I recently had the opportunity to engage someone on Twitter over the issue of macroevolution (the theory that one species can evolve into another).  As is popular with philosophical naturalists, this person was arguing from the position that it is a fact of science.My contention was that this “fact” still has yet to be definitively proved and, therefore, explicit pronouncements of its legitimacy would not be prudent at this time.  As Michael Behe writes, “In order to say that some function is understood, every relevant step in the process must be elucidated.”  Likewise, simply asserting that macroevolution takes place isn’t enough to prove that it actually does.  Some kind of fundamental understanding of the process must exist in order for one to hold that macroevolution is true.  Ironically, all of the fuss began over an article showcasing evolutionists who are beginning to break away from the ranks and openly admit that they don’t understand how macroevolution works.

Of course, all of these sentiments cannot so easily be communicated on Twitter.  And as I began to type away on my phone, I immediately realized that the 140-character limit would serve to be too great of a hindrance for my initial thoughts on the subject.  Therefore I was forced to ask leading questions in order to navigate the conversation as productively as possible.  Full disclosure:  I have been able to hone the skill of asking pointed questions under the tutelage of my mentor-from-afar Greg Koukl, President of Stand to Reason, and author of the book Tactics.  This particular technique of asking questions in order to reverse the burden of proof is otherwise known as the Columbo Tactic:

“The burden of proof is the responsibility someone has to defend or give evidence for his view.  Generally, the rule can be summed up this way:  ‘Whoever makes the claim bears the burden…’  It’s not your duty to prove him wrong.  It’s his duty to prove his view.”

For this post, I would simply like to share a little bit of the interchange in order to showcase the Columbo Tactic in action.  Notice, when pressed for some kind of justification or evidence that macroevolution is true, my interlocutor not only could not provide one but either made another assertion or appealed to scientific consensus.

As I mentioned the conversation began when @ThePoachedEgg posted an article referencing Professor James M. Tour who honestly admitted that he didn’t fully understand how macroevolution works.  In reply an individual named @grenangle posted this:


To which I responded:


Here’s the rest of the exchange:

@grenangle:  “It’s understood to a point.  That it happens and happened and will keep happening.  There is always more to learn.”

@nathansala:  “If macroevolution is not truly understood, on what basis can we suppose that it happened and keeps happening?”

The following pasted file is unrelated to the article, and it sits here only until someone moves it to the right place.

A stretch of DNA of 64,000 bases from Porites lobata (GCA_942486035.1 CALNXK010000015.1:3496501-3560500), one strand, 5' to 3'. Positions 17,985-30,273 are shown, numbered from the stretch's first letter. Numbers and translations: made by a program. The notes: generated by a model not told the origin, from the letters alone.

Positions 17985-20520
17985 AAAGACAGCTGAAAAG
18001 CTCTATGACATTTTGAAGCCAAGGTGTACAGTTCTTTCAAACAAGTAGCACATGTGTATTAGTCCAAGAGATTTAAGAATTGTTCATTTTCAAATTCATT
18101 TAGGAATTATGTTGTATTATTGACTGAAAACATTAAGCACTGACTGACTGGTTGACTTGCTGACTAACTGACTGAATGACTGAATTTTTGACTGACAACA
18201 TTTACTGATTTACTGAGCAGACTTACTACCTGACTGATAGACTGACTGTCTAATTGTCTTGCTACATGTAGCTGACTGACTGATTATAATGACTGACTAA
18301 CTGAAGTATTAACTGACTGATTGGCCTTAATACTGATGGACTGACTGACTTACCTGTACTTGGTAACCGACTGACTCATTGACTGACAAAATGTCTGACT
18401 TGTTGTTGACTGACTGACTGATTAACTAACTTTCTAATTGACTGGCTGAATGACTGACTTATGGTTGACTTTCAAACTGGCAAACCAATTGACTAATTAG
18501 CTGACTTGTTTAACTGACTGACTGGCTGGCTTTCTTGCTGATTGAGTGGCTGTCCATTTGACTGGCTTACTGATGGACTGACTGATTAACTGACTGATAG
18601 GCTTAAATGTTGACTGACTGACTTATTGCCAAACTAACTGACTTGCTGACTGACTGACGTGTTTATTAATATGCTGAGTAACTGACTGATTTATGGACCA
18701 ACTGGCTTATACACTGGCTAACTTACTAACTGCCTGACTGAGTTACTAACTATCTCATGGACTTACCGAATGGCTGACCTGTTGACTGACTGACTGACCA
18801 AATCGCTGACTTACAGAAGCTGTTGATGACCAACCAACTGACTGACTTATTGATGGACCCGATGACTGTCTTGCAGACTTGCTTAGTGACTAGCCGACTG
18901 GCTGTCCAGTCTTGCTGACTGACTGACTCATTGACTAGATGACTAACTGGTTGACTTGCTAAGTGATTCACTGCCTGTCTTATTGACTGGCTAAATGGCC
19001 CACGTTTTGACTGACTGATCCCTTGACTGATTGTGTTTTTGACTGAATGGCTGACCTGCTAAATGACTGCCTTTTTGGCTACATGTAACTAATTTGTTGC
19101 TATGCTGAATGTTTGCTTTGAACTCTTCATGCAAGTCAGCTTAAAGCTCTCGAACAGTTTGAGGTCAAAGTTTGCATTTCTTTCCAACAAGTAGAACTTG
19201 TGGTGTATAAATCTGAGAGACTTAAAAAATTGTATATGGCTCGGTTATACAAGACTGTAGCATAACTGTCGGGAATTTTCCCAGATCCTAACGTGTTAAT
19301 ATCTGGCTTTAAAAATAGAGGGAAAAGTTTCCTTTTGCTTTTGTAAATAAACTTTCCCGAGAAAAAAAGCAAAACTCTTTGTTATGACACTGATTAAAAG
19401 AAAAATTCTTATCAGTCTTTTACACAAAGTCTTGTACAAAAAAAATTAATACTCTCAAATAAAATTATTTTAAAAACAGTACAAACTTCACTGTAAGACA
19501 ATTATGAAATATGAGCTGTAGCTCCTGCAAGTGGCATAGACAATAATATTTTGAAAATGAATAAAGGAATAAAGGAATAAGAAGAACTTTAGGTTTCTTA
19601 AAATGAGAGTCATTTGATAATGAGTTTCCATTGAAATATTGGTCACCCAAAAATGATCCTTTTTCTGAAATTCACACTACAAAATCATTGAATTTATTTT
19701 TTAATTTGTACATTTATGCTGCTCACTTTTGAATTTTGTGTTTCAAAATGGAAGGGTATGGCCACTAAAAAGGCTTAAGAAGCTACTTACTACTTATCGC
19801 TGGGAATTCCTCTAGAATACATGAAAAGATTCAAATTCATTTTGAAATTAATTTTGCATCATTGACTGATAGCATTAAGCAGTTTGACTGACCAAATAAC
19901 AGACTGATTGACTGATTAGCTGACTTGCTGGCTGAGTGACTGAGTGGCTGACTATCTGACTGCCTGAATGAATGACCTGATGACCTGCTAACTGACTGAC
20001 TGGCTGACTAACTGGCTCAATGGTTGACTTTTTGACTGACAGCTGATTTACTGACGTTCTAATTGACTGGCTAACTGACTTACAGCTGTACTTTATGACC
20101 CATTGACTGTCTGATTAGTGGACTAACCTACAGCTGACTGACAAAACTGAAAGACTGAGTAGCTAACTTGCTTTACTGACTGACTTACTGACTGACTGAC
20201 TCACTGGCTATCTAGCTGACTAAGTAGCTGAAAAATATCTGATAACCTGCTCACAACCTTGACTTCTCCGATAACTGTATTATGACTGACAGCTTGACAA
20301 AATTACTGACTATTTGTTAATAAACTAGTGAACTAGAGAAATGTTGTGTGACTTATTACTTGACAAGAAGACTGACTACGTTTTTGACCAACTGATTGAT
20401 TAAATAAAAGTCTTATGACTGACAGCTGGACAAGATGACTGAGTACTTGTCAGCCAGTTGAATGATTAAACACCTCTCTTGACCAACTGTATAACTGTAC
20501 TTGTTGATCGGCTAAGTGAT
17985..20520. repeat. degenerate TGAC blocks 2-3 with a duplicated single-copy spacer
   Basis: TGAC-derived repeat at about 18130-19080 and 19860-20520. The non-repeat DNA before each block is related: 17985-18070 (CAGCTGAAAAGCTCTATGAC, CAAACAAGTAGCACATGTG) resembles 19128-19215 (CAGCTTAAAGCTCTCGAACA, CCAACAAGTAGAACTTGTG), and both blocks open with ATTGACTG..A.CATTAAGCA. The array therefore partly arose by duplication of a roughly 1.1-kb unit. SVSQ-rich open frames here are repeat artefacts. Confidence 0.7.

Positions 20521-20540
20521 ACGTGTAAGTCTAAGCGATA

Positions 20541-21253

@grenangle:  “Miles are made lots of inches macro evolution is made of lots of micro evolution.  It’s not a separate thing.”

@nathansala:  “Lots of micro=macro?  Respectfully, how can this be taken as anything other than an evolution-of-the-gaps?”

@grenangle:  “That should be obvious. Lots of little bits together = big bits.”

@nathansala:  “Another assertion.  What I’m looking for is evidence.  I’m open to the evidence, now is the time to show it.”

@grenangle:  “It’s the currently held view of science.  You disprove it and be famous.”

@nathansala:  “And as @thepoachedegg pointed out by its post, more scientists are acknowledging that they can’t explain what you can’t either.”

@grenangle:  “What % of scientists do think deny evolution?”

@nathansala:  “How many scientists introduced Relativity?  When does science need consensus in order for a hypothesis to be true?”

@grenangle:  “Do you think it would be accepted it if they hadn’t worked out [it] was right?  Peer review is a corner stone.”

@grenangle:  “How many introduced anything.  That’s a very silly argument.”

@grenangle:  “It’s not peer review that makes [it] right.”

@grenangle:  “Testing of [the] theory by scientists.  Just like evolution.”

@nathansala:  “Hist. of science has shown challenges to consensus by individuals w-good ideas.  Appealing to % isn’t an argument.”

@nathansala:  “Just for clarification, you still haven’t explained how lots of micro=macro.”

@grenangle:  “Ok.  There is no macro there is only micro.  Macro is a term for describing change over huge periods of time.”

@nathansala:  “No, macro is whole-scale change from one species into another.  I’m down w-micro but how does that b-come macro?”

@grenangle:  “Tigers and lions are from ancestor species.  They can still produce offspring but its infertile.”

@nathansala:  “Ok, tigers and lions.  Can u explain how ancestor evolved without appealing to homology (which is tautologous)?

@grenangle:  “Why is that my problem?  Your saying it didn’t and micro and time say it can.  What would stop it?

@nathansala:  “You brought it up.  So let’s discuss it.

@grenangle:  “We know genes change ? Agreed ?

@nathansala:  “Thats ambiguous but I’m with you so far.  Now tell me how morphology changes.

@grenangle:  “We know of the difference between species and how long it would take to affect that change.  This fits the theory.”

Unfortunately, @grenangle was never able to answer my questions except by simply appealing to the original theory, which is circular, and at some point I realized that he/she never would.  So I graciously thanked @grenangle for the discussion and bade him/her a good night.  How would you have responded to @grenangle in this discussion?

Speaker, Educator, President of A Clear Lens, Inc. and host of A Clear Lens Podcast. B.Sc., M.Ed. Lives in Las Vegas with his wife, two sons, and dogs.


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